The loneliness of the long-distance kicker
December 6, 2013
Striking a familiar pose as Stephen Myler lines up a shot at the posts © Getty Images
If ever there was an example of just how important the metronomic act of knocking a ball over a set of posts is, then Friday night's game at Kingsholm showcased that in all in its shank splendour. Gloucester's kicking collapsed as Leicester got a key win.
Gloucester fly-half Freddie Burns' emotion afterwards, a private event launched into public awareness due to the prying changing room cameras, showed his own turmoil at his missed efforts.
While Gloucester now find themselves anchored towards the bottom of the Aviva Premiership table, Northampton are flying high. Close season recruitment has bolstered their already impressive resources with tries coming from players both tall and small.
It's championship-winning form. And while some may put that down to the emergence of Luther Burrell, their crux of England starters and the added drop of class from George North, Alex Corbisiero and Kahn Fotuali'i, there has been a constant feature in their team who gets overlooked. Consistency is sometimes overlooked in our modern game with flash-in-the-pan brilliance more headline-catching, but Stephen Myler has been key to their performances striking the most successful place kicks in the Premiership this term.
Every kicker has their own stance; Rob Cook's provokes guffaws from the stands, Jonny Wilkinson's is still replicated the world over. For Myler, he is unsure how his own, unique, method has resulted in the one today - hands on his thighs, a shuffling of his feet, a peak at the posts from the corners of his eyes and then the kick.
"It's evolved over the years," Myler told ESPN. "It's something I changed completely when I came to union with the help of Paul Grayson. I changed the way I placed the ball, the tee and the way I ran up. I think certain little habits creep in without thinking about it.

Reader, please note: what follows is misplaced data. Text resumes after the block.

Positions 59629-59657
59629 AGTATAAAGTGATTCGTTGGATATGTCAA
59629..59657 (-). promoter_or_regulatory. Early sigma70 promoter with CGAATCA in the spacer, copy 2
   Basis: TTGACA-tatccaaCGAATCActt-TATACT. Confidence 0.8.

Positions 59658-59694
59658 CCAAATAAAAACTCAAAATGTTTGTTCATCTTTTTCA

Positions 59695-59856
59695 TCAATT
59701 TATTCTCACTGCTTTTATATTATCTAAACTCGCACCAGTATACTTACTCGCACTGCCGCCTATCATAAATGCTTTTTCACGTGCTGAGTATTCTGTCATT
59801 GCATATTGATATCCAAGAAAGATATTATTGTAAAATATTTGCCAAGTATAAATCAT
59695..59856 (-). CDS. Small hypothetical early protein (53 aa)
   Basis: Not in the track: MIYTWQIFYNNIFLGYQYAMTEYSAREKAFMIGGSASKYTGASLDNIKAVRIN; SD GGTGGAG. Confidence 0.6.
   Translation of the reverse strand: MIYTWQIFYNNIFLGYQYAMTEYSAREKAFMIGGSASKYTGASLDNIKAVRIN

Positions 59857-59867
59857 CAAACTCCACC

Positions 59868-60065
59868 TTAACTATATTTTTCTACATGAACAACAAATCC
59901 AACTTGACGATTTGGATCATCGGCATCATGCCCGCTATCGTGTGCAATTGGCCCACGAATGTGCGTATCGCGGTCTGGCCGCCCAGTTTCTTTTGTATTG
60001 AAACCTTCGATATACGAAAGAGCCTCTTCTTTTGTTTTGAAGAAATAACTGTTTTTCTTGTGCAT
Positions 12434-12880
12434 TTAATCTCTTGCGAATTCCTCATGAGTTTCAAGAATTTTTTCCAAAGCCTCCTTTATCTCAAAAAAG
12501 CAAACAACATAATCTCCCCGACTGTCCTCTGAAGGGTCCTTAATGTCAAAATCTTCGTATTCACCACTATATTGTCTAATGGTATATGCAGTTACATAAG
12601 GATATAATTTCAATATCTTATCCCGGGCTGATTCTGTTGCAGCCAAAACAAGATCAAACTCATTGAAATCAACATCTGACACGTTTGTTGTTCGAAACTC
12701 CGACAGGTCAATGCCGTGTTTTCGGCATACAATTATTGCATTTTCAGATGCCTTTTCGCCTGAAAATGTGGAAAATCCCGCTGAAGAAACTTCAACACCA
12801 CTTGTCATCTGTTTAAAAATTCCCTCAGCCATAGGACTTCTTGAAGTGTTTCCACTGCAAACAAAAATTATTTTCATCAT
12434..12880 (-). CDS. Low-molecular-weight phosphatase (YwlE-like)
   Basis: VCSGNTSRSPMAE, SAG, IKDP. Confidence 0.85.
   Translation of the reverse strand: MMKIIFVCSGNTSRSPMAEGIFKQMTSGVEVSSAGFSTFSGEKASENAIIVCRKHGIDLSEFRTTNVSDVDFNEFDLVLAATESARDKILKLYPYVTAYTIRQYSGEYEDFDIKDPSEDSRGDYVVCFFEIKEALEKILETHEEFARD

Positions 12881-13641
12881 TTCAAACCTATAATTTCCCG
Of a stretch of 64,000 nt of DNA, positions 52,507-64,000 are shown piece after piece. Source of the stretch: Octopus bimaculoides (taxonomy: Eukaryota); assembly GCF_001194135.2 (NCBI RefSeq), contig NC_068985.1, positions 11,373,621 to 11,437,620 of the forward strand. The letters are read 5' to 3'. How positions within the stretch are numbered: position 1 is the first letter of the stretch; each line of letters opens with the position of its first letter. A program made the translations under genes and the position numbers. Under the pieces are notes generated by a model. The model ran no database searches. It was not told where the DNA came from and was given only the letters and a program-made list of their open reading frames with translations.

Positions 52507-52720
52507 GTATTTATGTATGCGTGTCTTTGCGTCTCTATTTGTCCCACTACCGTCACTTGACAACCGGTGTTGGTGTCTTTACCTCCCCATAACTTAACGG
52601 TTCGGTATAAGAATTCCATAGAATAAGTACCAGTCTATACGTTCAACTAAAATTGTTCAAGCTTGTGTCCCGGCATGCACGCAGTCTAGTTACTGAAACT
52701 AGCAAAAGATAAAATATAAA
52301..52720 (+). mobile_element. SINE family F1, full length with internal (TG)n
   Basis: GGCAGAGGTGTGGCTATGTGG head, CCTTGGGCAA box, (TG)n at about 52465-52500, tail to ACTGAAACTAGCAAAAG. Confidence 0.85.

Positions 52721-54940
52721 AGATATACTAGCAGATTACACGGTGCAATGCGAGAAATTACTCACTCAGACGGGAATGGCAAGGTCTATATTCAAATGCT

"People have asked me 'what are you doing with your crazy eyes', or whatever you call it. They have asked me 'have you been doing hypnosis', which I haven't. There is a routine, but certain things have crept in. A few of the lads have shown me some screen shots of my crazy eyes, but that just happens. All I'm trying to do is track where the ball goes and I'm sure more habits will creep in over the years. It's a question of comfort really.
"I would cross-reference it to golf, which I watch a lot of. There are so many different ways of swinging a golf club, but all that matters is foot either side of the ball and the impact position, that's essentially it. What poses people do and what gets you comfortable doesn't matter."
The cross code convert is an unpredictable entity; some flounder, some prosper. Myler's upbringing was rooted in league, he had four years of Super League when he swapped Widnes Vikings for Northampton. The move to union was not popular in the town, but he had the backing of his family - father John played for Widnes, uncle Tony coached Warrington and St Helens while great-uncle Frank played for Great Britain.